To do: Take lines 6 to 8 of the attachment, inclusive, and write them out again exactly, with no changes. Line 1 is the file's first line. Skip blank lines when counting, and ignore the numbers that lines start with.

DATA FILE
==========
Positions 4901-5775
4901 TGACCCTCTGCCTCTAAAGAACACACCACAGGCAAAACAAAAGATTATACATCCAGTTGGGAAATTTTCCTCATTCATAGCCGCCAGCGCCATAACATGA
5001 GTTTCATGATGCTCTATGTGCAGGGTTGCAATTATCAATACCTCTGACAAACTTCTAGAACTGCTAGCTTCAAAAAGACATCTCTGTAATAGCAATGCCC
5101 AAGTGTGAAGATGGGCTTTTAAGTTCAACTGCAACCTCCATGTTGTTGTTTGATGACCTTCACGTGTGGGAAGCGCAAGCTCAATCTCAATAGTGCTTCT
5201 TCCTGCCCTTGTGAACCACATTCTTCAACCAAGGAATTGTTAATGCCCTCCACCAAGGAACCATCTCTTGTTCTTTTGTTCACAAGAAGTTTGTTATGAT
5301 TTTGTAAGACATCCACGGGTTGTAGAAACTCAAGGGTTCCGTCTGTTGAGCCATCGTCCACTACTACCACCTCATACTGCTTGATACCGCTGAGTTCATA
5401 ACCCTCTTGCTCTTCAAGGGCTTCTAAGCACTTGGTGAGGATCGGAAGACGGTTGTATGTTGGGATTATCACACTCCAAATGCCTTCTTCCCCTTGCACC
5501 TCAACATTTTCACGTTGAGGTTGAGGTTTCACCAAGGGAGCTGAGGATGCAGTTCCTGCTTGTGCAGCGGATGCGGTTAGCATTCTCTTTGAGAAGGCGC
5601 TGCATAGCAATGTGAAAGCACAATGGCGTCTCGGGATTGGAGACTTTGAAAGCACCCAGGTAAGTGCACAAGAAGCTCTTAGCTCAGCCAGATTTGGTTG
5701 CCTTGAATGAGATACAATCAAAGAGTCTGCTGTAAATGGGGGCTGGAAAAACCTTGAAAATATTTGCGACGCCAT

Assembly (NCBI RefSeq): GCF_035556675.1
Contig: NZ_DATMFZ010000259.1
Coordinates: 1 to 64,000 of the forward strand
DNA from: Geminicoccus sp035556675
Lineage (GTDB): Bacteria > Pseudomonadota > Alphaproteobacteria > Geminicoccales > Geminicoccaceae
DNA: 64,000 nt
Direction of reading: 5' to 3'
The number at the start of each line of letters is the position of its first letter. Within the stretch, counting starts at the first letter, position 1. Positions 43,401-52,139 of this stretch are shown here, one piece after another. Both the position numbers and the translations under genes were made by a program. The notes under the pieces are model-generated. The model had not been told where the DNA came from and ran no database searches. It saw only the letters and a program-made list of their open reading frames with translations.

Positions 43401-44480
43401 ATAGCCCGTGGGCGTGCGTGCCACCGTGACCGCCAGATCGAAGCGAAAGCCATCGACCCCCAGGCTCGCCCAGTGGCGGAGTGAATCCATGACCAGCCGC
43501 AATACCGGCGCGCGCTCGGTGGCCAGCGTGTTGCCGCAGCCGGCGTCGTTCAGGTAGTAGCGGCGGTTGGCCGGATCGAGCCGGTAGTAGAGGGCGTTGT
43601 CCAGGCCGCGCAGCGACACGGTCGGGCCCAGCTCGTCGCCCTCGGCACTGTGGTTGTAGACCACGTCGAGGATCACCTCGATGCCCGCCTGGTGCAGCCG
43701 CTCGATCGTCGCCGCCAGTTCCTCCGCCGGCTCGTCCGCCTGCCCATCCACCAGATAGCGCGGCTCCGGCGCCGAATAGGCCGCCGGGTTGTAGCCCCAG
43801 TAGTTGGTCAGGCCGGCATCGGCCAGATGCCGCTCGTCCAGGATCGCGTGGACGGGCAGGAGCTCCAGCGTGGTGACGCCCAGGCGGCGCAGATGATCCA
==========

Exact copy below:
5301 TTTGTAAGACATCCACGGGTTGTAGAAACTCAAGGGTTCCGTCTGTTGAGCCATCGTCCACTACTACCACCTCATACTGCTTGATACCGCTGAGTTCATA
5401 ACCCTCTTGCTCTTCAAGGGCTTCTAAGCACTTGGTGAGGATCGGAAGACGGTTGTATGTTGGGATTATCACACTCCAAATGCCTTCTTCCCCTTGCACC
5501 TCAACATTTTCACGTTGAGGTTGAGGTTTCACCAAGGGAGCTGAGGATGCAGTTCCTGCTTGTGCAGCGGATGCGGTTAGCATTCTCTTTGAGAAGGCGC